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Am J Surg. 2005 May;189(5):606-9; discussion 609.

The association of cytokeratin-only-positive sentinel lymph nodes and subsequent metastases in breast cancer.

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  • 1Department of Surgery, Madigan Army Medical Center, 9040A Reid Street, Tacoma, WA 98431, USA.



The purpose of this study was to better characterize the clinical significance of cytokeratin immunohistochemistry (IHC)-only-positive lymph node metastases among patients with breast cancer.


We performed a retrospective review of 334 patients who underwent sentinel lymph node (SLN) biopsy from 1 February 1997 through 31 July 2001. SLN biopsies were evaluated using standard hematoxylin and eosin (H&E) techniques. If H&E was negative, cytokeratin IHC was performed. We then evaluated the incidence of subsequent regional and distant metastatic disease.


Cytokeratin IHC was performed on 183 sentinel node biopsies from 180 patients comprising a total of 427 sentinel lymph nodes. The procedures included lumpectomy and SLN biopsy (n = 83), mastectomy with SLN biopsy (n = 7), lumpectomy with SLN biopsy and completion axillary dissection (n = 80), and modified radical mastectomy with SLN biopsy and completion axillary dissection (n = 13). Cytokeratin IHC was negative in 175 axillary specimens and positive in 8 (4.4%) from 8 different patients. In these eight specimens, deeper sections with subsequent H&E staining additionally identified micrometastasis in four patients. Three of these 8 patients (37.5%) developed distant metastatic disease compared with 1 of the 172 patients (0.6%) with negative cytokeratin IHC (P < .001). Additionally, one of the cytokeratin-positive patients developed regional nodal metastasis compared with none of the 172 cytokeratin-negative patients.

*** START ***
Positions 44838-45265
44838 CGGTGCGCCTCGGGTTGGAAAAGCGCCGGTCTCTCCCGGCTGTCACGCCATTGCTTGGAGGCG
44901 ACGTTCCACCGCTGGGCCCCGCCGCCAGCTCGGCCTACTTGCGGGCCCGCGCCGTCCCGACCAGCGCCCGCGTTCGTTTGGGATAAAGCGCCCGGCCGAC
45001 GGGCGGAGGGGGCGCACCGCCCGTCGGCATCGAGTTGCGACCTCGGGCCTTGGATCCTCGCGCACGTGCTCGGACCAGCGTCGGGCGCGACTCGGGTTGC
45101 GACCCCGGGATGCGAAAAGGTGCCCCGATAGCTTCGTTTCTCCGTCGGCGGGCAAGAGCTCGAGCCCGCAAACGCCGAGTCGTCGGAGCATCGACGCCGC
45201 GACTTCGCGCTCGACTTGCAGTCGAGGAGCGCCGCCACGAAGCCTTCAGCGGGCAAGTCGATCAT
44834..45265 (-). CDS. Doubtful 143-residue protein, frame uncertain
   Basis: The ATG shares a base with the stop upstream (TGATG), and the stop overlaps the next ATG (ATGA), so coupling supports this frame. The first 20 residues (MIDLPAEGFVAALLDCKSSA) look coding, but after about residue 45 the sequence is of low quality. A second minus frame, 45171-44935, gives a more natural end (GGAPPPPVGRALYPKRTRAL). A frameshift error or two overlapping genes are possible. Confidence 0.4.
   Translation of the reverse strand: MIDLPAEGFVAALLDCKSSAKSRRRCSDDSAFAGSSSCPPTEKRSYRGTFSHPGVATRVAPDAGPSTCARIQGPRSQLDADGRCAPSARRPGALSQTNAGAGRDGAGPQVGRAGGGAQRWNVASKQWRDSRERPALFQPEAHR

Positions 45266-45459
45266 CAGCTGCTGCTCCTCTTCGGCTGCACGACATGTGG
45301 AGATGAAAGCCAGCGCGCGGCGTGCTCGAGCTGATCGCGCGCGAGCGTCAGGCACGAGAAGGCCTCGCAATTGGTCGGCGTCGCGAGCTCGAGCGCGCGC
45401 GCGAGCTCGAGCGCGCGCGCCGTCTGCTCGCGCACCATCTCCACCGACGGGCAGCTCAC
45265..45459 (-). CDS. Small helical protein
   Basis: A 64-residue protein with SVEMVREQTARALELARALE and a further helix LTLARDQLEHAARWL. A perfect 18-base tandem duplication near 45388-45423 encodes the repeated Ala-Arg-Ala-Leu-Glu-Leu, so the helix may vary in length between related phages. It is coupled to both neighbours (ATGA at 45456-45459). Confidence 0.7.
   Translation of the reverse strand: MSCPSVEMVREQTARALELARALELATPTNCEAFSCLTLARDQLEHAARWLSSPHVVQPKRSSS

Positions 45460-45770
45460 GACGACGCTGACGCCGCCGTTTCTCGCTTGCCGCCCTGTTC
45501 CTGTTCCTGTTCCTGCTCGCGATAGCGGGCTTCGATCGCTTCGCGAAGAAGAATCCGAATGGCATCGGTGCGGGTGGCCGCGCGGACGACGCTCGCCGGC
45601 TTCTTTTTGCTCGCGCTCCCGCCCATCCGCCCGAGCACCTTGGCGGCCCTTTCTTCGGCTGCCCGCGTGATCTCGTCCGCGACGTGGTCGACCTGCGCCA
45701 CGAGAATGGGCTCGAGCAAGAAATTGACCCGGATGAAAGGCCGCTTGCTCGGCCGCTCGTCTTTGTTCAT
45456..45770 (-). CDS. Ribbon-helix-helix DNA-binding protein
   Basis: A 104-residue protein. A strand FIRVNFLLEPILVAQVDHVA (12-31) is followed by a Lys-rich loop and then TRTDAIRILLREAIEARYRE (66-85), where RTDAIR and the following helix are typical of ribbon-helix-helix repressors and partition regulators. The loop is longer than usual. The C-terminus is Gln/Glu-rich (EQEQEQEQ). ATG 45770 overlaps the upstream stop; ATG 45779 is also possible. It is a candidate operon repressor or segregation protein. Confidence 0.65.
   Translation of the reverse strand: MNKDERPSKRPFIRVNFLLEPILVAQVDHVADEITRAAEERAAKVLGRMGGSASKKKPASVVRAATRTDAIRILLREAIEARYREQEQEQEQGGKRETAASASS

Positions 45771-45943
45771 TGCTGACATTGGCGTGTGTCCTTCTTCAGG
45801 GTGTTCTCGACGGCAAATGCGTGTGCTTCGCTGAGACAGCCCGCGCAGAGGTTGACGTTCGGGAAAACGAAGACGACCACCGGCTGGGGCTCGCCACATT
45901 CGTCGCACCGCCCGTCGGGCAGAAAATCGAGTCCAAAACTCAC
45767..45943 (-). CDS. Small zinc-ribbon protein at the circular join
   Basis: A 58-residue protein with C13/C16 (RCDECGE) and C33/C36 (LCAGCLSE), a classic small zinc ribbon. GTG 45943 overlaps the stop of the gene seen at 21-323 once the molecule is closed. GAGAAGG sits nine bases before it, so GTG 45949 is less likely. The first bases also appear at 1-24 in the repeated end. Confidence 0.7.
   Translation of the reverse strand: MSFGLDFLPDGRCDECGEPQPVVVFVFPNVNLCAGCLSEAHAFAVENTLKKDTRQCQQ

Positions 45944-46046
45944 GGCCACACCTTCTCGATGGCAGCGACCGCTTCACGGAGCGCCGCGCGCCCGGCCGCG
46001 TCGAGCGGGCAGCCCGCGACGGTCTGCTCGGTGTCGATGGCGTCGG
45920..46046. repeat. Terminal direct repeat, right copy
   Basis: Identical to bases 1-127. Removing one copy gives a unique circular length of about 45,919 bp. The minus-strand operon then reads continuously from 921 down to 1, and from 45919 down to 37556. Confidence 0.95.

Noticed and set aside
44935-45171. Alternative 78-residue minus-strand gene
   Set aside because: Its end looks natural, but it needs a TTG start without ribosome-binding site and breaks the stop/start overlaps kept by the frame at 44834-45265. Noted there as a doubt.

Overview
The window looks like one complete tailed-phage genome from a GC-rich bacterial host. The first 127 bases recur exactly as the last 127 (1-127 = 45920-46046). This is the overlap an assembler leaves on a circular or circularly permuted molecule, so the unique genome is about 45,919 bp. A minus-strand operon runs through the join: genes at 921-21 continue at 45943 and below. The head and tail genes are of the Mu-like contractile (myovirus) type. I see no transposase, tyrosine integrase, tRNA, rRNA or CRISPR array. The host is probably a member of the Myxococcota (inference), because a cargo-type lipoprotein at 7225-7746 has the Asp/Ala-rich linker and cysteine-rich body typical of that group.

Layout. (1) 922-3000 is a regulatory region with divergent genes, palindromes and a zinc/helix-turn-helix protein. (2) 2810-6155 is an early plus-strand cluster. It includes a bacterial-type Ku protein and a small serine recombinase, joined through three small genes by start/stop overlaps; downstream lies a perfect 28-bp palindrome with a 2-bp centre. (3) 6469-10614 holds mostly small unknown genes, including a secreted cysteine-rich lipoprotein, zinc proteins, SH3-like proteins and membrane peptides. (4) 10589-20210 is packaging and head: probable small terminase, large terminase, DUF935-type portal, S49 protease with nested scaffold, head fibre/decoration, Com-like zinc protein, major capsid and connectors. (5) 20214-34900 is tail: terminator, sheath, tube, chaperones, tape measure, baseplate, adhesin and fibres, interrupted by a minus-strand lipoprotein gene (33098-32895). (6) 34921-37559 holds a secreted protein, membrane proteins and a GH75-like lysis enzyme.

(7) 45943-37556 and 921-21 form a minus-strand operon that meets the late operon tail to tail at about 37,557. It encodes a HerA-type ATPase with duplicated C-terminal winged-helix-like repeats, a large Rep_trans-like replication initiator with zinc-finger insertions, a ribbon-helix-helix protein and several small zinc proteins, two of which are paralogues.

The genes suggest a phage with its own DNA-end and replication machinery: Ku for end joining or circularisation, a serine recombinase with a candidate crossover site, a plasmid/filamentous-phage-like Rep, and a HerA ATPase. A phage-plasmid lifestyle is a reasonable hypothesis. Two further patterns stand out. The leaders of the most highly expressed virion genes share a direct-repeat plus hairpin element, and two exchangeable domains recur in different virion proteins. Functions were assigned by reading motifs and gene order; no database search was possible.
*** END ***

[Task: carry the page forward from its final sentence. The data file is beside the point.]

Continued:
Cytokeratin IHC provides a clinically relevant adjunct to H&E staining for evaluating sentinel lymph nodes in breast cancer. These data suggest that patients with cytokeratin-positive sentinel nodes are at increased risk for development of regional and distant metastatic disease.

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